I had to do a complete wipe and OS reinstall on a machine Friday after the customer went the “do it yourself” route cleaning up a viral infection. I could well have cleaned the machine up easier and for less money if he had brought it in when he first noticed it was infected, or better yet, let if he had us recommend an AV solution that would have actually worked to keep his computer from getting infected.
I foresee a train wreck down the road as one of our business customers advised me last week that they are basing their anti-virus software decision solely on price and won't be renewing the AV solution we recommended that has kept their machines clean for the last year. Cheapest isn't always the least expensive solution. The question is not if, but simply when I will hear that they have had a viral outbreak on their network.
Finally, I had two customers who came to me after someone offered to get their websites to the top of the search engines for a fee of $500. One of the two customers spent the money and has precious little to show for his investment. The second customer came by the store and I showed him that he was already showing up third on Google and I told him to save his money and not waste it on these con men. We spent the remainder of his visit talking about things we COULD do that would actually keep him near the top of the search engines and wouldn't cost him anything more than he is currently spending, other than a little bit of his time.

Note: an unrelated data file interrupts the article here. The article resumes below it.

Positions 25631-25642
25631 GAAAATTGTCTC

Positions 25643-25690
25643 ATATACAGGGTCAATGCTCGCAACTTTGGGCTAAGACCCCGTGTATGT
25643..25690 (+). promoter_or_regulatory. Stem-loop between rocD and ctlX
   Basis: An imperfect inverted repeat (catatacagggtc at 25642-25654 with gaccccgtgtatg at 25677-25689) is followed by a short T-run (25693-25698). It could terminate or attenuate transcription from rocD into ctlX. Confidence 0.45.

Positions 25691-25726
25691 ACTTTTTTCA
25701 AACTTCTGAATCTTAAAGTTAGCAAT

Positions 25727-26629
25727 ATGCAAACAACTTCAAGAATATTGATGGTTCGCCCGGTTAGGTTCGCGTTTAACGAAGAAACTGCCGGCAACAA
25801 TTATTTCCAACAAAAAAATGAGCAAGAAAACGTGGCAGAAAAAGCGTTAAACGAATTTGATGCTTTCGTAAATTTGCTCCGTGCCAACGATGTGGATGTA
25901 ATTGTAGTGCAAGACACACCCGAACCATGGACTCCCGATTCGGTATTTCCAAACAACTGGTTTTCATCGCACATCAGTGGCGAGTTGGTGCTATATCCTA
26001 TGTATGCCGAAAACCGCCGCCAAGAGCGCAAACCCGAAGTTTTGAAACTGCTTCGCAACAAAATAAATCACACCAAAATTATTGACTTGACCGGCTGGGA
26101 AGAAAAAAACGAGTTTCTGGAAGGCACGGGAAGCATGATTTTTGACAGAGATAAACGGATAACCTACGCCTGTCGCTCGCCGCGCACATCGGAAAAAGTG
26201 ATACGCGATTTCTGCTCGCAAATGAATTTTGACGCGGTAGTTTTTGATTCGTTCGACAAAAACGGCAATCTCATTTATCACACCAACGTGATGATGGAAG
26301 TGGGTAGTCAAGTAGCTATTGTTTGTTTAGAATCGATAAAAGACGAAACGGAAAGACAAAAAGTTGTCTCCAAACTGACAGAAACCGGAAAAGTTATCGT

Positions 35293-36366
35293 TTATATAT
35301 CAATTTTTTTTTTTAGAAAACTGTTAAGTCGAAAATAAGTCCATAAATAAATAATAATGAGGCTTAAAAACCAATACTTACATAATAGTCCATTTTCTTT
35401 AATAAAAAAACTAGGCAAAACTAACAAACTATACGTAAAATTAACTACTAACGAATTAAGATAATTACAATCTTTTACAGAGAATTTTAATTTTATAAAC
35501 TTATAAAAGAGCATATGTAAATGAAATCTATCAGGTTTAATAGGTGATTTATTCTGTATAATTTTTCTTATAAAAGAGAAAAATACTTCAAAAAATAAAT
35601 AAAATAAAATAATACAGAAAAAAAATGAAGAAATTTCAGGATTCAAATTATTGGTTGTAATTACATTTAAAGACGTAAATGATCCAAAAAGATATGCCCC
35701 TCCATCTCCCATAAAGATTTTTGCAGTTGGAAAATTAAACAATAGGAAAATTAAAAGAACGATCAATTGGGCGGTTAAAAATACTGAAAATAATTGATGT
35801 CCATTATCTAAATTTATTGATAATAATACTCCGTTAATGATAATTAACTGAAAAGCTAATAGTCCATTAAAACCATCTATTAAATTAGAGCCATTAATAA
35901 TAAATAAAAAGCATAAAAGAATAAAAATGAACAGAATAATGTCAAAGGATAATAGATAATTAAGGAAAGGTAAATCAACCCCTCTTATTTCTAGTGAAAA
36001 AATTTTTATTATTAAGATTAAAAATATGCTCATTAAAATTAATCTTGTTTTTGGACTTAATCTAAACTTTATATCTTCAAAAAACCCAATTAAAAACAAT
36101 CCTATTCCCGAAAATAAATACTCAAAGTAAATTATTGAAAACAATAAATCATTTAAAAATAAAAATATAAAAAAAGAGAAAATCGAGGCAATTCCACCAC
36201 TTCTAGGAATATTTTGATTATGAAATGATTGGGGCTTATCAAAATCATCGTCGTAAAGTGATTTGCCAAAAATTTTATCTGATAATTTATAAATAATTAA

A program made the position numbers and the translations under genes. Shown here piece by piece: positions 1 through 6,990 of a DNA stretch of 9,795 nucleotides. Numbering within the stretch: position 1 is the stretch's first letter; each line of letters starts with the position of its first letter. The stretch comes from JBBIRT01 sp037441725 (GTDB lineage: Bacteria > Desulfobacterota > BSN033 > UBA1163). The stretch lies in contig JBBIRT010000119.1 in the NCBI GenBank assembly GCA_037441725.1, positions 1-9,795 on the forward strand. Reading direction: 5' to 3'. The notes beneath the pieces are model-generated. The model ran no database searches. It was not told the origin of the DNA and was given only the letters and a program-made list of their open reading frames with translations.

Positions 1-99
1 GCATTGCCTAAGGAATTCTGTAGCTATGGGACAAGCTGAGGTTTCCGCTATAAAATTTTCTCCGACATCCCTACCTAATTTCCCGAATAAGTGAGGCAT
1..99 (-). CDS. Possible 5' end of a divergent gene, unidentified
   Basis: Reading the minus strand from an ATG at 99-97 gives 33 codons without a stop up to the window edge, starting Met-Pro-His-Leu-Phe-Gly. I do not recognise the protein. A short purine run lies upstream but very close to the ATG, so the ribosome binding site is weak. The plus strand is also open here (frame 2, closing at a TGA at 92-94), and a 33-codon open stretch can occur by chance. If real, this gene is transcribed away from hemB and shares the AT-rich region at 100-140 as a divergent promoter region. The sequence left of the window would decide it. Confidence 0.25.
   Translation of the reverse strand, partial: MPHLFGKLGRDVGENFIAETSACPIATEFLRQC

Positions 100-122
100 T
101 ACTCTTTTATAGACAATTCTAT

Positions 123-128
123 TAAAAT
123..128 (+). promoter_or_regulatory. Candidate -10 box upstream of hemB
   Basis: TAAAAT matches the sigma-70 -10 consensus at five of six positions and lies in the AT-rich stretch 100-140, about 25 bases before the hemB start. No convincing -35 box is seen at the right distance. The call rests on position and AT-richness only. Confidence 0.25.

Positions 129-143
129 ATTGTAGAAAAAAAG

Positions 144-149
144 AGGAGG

In each case, these customers either benefited, or would have benefited, from treating us as a trusted advisor and talking to us before making potentially expensive decisions. Much like most of the doctors, lawyers and accountants I know, I'd far prefer to help keep you and your company out of trouble rather than spending my efforts to perpetually clean up problems that could have been avoided.
This isn't just about selling you something either. I may well NOT sell the technology product or service that you need. That is okay. I know reliable folks who do and will treat you right, or they will catch it from me.